They didn’t ask them to validate those property values in the 1850 or 1860 census. They didn’t ask to verify ages or places of birth. Answers regarding citizenship status and eligibility to vote were taken at face value (for those enumerations that required those details).
Your relative providing information may have guessed where their mother was born on their 1880 census enumeration. They may have guessed about the place of birth for their mother–in-law who lived with them and whose memory was questionable on certain days.
And when asked about the cousin of their husband who moved in ten years ago and never left, they might have said “is there a spot for ‘total freeloader’ on that there census sheet?”
A notice to appear in a court case can provide a clues as to the residence of the individual being required to appear. The summons will generally be issued to the sheriff of the county in which the person resides. The difficulty is that one has to determine in which court cases a person may be summoned. That requires looking in indexes to court records for ancestral siblings, friends, and associates.
A review of our stats from several years ago indicated that in 2017-2018 we had several tips that were significantly more popular than others.
Here’s the list:
What’s your favorite tip?
Records related to an ancestor’s involvement in the military may take the form of service records or benefit records. Service records were those records created during the person’s actual service and relate to their service, when they were mustered in, their physical description, when they were mustered out, where they were assigned, and other information from records created during their service.
Benefit records are records typically created after service related to benefits that were given to or were dur to the serviceperson as the result of their service. Those records, in the United States at least, are typically pension records and sometimes records of bounty lands that were awarded to the serviceman.
In the United States these records are at the National Archives. There may be some additional materials at a state archives or regional facility depending upon the war and the time period.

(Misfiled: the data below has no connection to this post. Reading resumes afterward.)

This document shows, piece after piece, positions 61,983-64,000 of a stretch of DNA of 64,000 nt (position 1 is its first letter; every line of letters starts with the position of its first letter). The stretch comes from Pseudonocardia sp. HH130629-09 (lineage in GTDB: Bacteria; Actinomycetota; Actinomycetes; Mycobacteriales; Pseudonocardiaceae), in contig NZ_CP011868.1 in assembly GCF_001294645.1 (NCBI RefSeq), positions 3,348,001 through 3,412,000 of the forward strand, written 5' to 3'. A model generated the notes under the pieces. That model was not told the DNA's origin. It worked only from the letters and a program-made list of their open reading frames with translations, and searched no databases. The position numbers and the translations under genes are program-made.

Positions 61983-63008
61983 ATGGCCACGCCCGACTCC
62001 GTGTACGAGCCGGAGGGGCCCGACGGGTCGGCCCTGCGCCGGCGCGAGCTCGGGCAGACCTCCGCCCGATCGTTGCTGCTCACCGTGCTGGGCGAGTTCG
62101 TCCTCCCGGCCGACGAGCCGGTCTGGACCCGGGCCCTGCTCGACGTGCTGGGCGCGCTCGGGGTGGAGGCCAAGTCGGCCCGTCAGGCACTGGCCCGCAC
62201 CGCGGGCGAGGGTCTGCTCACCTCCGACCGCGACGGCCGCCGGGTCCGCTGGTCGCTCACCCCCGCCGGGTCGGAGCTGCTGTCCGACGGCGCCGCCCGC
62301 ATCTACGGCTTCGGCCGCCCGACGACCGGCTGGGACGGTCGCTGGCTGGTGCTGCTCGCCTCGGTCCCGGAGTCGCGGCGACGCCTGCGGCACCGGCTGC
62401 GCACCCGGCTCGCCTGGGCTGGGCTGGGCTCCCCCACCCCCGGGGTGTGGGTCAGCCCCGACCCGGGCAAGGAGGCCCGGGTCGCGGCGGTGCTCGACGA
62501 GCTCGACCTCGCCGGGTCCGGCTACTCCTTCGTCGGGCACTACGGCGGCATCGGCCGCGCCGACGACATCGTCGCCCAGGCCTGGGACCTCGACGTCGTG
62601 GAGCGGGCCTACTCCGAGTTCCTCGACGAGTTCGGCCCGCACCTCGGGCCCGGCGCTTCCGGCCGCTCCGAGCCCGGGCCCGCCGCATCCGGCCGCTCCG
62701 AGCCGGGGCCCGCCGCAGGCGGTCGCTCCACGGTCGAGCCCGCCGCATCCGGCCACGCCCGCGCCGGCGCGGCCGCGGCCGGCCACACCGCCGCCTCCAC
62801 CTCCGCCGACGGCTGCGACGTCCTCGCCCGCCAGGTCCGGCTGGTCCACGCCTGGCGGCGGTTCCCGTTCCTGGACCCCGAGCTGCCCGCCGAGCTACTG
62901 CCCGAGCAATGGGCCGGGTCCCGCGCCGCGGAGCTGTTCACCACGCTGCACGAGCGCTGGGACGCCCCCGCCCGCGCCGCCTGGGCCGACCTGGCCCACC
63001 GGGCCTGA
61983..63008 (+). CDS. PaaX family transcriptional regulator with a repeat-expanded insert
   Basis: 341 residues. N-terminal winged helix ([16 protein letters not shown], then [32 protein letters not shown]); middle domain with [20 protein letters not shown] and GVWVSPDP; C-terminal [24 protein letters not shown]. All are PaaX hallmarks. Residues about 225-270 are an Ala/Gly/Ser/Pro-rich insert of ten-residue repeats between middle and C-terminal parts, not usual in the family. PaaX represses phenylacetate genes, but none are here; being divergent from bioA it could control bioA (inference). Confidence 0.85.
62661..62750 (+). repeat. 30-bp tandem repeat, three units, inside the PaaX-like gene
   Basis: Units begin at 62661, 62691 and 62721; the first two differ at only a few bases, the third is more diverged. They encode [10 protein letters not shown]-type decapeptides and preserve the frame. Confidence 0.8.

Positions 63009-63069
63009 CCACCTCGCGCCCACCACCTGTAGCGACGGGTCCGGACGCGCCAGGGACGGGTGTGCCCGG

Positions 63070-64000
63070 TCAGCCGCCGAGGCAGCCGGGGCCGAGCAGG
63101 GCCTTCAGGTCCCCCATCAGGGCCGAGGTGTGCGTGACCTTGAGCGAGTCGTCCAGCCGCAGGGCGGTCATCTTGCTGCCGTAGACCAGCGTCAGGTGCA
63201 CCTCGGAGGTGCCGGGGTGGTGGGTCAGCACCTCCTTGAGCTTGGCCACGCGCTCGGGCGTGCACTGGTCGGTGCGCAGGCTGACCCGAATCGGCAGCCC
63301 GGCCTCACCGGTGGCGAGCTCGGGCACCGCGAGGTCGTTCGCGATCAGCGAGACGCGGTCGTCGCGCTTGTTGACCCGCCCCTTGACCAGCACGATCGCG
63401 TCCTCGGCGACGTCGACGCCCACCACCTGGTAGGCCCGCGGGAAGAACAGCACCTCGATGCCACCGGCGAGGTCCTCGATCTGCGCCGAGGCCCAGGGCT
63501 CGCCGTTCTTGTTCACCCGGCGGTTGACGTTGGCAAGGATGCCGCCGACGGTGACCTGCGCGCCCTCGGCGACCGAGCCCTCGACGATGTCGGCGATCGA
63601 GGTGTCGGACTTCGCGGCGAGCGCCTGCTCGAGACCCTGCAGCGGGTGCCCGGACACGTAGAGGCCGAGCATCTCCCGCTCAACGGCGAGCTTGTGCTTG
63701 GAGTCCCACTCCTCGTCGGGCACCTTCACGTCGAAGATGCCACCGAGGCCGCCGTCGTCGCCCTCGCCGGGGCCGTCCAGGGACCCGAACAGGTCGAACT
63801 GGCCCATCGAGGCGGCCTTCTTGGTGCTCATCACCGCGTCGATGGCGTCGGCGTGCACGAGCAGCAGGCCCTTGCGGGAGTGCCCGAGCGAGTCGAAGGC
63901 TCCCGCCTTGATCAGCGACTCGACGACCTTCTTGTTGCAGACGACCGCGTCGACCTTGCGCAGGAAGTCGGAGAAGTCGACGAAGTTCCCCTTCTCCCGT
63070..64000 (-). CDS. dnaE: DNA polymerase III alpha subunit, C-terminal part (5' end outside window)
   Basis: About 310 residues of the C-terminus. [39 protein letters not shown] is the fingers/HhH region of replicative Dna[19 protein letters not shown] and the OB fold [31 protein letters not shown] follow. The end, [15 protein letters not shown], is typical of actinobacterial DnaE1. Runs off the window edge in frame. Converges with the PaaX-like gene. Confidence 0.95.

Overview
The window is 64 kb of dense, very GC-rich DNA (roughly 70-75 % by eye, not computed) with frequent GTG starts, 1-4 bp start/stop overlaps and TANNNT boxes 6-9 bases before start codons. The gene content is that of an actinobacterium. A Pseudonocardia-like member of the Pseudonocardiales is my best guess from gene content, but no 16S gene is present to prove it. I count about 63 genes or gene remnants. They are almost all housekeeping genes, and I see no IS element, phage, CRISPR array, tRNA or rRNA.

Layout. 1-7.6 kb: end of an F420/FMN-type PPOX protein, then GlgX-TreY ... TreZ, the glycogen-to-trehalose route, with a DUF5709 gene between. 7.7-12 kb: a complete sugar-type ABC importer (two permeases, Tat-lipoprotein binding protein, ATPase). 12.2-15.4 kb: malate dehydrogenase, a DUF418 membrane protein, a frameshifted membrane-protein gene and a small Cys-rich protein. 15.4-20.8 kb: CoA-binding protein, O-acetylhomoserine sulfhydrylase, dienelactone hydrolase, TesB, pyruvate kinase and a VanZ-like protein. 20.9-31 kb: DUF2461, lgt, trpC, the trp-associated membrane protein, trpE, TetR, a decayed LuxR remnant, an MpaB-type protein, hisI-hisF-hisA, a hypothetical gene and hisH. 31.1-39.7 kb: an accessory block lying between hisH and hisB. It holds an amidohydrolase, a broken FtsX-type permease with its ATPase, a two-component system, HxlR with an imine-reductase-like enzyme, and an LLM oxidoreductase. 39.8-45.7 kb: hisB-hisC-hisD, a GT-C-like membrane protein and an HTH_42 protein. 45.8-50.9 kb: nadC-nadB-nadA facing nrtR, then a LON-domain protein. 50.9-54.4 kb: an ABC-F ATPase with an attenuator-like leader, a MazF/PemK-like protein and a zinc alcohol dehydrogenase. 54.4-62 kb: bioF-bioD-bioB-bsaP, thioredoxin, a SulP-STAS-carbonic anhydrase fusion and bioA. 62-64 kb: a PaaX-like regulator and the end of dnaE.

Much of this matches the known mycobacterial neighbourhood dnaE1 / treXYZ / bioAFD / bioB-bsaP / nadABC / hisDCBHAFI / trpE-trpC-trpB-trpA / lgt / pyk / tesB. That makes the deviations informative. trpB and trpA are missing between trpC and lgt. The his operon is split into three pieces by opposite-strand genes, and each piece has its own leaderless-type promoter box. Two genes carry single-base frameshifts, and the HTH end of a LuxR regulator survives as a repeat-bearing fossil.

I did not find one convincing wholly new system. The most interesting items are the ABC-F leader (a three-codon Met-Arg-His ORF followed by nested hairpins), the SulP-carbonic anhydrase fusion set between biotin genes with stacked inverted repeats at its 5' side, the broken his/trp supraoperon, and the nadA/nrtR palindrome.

When identifying individuals in a photograph, use their complete name (as best as you have it including name name) and years of birth and death (if you have it). If you want to include relationships in the identification, do that with respect to other people in the photograph and not to someone not in the photograph.
It can be confusing to see individuals listed as gg-grandpa of MJN, gg-aunt of MJN, 3rd cousin of MJN, etc. Personally I would leave out the relationships unless it helped to clarify who someone was in the photograph.
And don’t forget the location and when the photograph was taken–if you know it. Including who made the identification is helpful as well.
There are no “boring” ancestors. Everyone has a story to tell and one person’s “boring” is someone else’s “not-so-boring.” For those who leave behind fewer records and stories that on the surface seem more mundane, have you learned about:
- the times in which they lived?
- what likely employment they had?
- the tools or their job or household (estate inventories are great for this)?
- what life was like for someone in their situation?
- what historical events actually impacted their life?
The answers to those questions may not reveal a great Greek tragedy, but the result can be the development of more insight into your ancestor’s life. Â It may also increase the chance that you actually learn more specific details about your ancestor’s existence.
Not every relative lived a life full of drama. There’s something to be said for that. Sometimes that’s the more difficult life to lead. And it’s often the more difficult life to research.